Breast Cancer Awareness
Breast Cancer Awareness
Breast cancer is the most commonly diagnosed cancer in Canadian women. It is the second most common cause of cancer death in women after lung cancer. Breast cancer accounts for 7.3% of cancer-related deaths (15.3% of female cancer deaths) and 2.2% of all mortality (4.3% of all female mortality). Less than 1% of breast cancers occur in men. Mortality rates for breast cancer have been declining in the past three decades due to increased use of screening and more effective treatments at an earlier stage in the disease.
Breast cancer affects one in eight women over the course of a lifetime. There is no known direct cause for breast cancer but a number of factors can put women more at risk:
Known Risk Factors:
- Age – increasing age increases risk
- Family history of breast cancer or Genetic mutations – there are two genetic changes, BRCA1 and BRCA2, that are known to increase the risk of breast cancer (5-10% of all breast cancers). If there is a known family history of breast or ovarian cancer, you may want to discuss genetic testing with your healthcare provider. Women with Ashkenazi Jewish ancestry are more likely to carry this genetic mutation.
- Other genetic conditions which have been linked to increased incidence of breast cancer: Li-Fraumeni syndrome, Ataxia-telengiectasia (AT), Cowden Syndrome and Peutz-Jeghers Syndrome.
- Personal factors – women whose periods started before the age of 12 or ended after the age of 55 are at increased risk
- Lifestyle factors – excessive use of alcohol (more than 1.5 drinks/day) and being overweight
- Exposure to ionizing radiation therapy to the chest, neck and armpit area, especially in women who have received treatment to these areas for Hodgkin Lymphoma.
- Additional factors include using certain types of hormone replacement therapy especially combination therapy with progestin and estrogen for > 5 years, this risk goes by 8% for every year on combined therapy and 1% for every year on progestin therapy alone.
- Use of combined estrogen and progesterone birth control pills may slightly increase the risk for breast cancer, especially if taking for longer than 10 years.
- Not having children or having your first child after age 30
- Having dense breasts or an increased number of abnormal cells in the breast
- Tall adult height may lead to a higher of breast cancer after menopause
Symptoms may be very vague, and may include a lump in the breast, a change in size or shape of the breast, nipple discharge, dimpling of the skin, retraction (pulling in) of the nipple when it previously pointed outward or breast skin discoloration.
Prevention & Screening
Clinical breast exam with your healthcare provider and breast self-exam and self-awareness are crucial to early detection. Know what is normal for you and don’t hesitate to seek a healthcare provider’s opinion if you are unsure. Further, screening tests help find breast cancer before any symptoms develop. When breast cancer is found and treated early, the chances of successful treatment are better.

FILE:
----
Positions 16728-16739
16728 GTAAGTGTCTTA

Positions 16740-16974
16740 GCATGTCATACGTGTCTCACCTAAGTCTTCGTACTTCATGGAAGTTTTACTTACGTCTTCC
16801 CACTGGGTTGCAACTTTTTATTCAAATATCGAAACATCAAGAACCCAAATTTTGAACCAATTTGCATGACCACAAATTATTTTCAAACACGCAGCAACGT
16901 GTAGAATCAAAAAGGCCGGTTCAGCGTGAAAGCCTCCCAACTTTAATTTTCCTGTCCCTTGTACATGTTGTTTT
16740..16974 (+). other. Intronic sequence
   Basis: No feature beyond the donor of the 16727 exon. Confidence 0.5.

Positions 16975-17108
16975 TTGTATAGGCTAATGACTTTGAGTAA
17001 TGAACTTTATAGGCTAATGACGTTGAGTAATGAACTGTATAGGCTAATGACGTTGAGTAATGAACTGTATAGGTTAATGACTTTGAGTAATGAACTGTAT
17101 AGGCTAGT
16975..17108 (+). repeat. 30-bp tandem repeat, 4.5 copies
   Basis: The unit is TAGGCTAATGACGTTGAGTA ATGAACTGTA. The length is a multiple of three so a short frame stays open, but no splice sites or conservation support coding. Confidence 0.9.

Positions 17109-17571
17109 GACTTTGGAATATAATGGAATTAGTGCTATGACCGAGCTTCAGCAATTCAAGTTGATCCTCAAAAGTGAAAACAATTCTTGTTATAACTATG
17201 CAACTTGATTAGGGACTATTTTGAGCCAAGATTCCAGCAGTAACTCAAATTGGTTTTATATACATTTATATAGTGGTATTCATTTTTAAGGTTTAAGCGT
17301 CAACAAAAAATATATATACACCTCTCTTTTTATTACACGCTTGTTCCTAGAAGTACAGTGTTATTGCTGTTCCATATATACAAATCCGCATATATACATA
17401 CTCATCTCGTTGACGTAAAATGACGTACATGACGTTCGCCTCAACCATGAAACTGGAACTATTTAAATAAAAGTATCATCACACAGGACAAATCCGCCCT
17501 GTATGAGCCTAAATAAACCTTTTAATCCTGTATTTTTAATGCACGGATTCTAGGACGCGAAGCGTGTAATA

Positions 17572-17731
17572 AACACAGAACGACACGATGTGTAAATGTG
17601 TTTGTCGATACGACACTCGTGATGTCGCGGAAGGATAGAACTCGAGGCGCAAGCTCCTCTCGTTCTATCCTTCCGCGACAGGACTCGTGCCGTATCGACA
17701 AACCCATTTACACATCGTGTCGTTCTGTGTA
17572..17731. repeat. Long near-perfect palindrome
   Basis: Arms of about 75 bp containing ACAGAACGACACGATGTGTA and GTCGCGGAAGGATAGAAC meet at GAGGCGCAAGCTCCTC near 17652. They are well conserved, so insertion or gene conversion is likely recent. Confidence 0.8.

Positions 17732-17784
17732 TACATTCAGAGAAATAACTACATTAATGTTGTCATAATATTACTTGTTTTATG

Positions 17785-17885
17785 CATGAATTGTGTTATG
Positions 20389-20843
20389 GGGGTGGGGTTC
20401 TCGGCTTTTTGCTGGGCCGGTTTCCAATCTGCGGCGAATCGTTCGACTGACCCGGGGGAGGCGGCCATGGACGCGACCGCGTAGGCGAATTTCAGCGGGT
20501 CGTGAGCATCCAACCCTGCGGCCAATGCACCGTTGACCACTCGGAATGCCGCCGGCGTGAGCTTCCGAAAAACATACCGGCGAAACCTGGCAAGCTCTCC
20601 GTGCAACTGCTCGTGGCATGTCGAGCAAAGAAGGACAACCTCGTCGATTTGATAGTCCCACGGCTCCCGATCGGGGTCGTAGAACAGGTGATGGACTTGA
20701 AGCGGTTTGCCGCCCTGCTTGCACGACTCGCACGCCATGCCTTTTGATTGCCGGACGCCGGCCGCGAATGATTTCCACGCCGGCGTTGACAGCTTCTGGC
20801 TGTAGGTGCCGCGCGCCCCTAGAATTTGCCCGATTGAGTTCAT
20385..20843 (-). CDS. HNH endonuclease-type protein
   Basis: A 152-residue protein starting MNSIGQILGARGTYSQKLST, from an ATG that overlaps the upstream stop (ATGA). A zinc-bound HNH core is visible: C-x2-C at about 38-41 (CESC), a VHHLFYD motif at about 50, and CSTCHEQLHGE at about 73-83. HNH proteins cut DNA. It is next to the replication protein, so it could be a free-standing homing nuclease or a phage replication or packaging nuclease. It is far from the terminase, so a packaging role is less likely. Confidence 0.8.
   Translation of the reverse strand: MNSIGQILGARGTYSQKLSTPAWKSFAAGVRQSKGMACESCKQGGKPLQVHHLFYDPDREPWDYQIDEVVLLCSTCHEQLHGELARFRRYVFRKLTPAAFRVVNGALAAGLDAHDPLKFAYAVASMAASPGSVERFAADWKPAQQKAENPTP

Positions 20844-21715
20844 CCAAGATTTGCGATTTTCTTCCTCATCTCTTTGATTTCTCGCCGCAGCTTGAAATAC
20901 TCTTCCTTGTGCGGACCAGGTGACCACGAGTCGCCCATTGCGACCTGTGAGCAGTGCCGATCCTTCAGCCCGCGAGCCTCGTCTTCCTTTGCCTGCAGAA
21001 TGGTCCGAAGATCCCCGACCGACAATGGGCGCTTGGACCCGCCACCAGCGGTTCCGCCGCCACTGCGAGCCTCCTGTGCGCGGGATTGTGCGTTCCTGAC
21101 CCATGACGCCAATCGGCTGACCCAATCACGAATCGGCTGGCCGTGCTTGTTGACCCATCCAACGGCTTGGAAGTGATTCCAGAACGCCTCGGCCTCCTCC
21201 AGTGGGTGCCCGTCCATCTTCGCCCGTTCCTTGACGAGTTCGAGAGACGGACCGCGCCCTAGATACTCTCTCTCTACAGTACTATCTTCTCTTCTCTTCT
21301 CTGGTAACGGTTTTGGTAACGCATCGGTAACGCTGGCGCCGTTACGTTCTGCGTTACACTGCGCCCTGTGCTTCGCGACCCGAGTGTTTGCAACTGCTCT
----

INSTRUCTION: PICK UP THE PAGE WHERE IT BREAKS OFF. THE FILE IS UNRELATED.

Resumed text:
Currently in Canada, screening for breast cancer is recommended for women of average risk between the ages of 50 and 69 through mammogram every 2 years.
Earlier or more frequent screening with the addition of MRI may be recommended if you have high risk factors for breast cancer. You may be at a higher risk if you have:
- a strong family history of breast cancer
- certain gene mutations, such as the BRCA1 or BRCA2 mutation which may lead to a higher risk of certain cancers such as breast and ovarian cancer
- a personal history of lobular carcinoma in situ (LCIS), ductal carcinoma in situ (DCIS), invasive breast cancer or atypical hyperplasia
- dense breast tissue
- received radiation therapy to the breast or chest
Breast cancer is usually detected initially with breast ultrasound and/or mammogram. To diagnose, a breast biopsy is generally performed. A biopsy is the removal of pieces of tissue, which are then sent to a lab for testing. If a lump is present, it may be removed at the same time as the biopsy. Lymph nodes around the area may also be checked.
Many factors, including the type and stage of cancer, determine the type of treatment recommended.
Surgery is performed to remove as much of the cancer as possible. Either the whole breast is removed, called mastectomy, or a part of the breast is removed, called lumpectomy. Mastectomy or lumpectomy does not ensure that the breast cancer is completely eradicated. There may be small cancer cells remaining in the body. For this reason, surgery is often followed by radiation and/or chemotherapy.
Radiation is done to treat the entire breast. Radiation therapy often begins 4 to 6 weeks after surgery. External beam radiation therapy is always given after breast-conserving surgery. It is sometimes given after a mastectomy. Systemic radiation therapy may be offered for women with breast cancer that has spread to large areas of the bone (bone metastases).
Hormone Therapy and Chemotherapy
These therapies may be done before surgery to shrink a tumor, or after surgery to kill cancer cells that may have spread or that remain in the body.
- Hormone therapy: is a medication that works against estrogen in the body. The most common side effect of hormone therapy is symptoms of menopause.
- Chemotherapy: is medicine given in an IV or as a pill. The medicine kills cancer cells. Common side effects include temporary feelings of fatigue, hair loss and nausea.
While breast cancer can be frightening diagnosis, an earlier diagnosis always lends to better treatment options. This is why it is important to stay up to date with regular screenings for breast cancer starting at age 50 or earlier if any high risk factors are present. If you have any questions about breast cancer and how to begin your screening, please see your health care provider.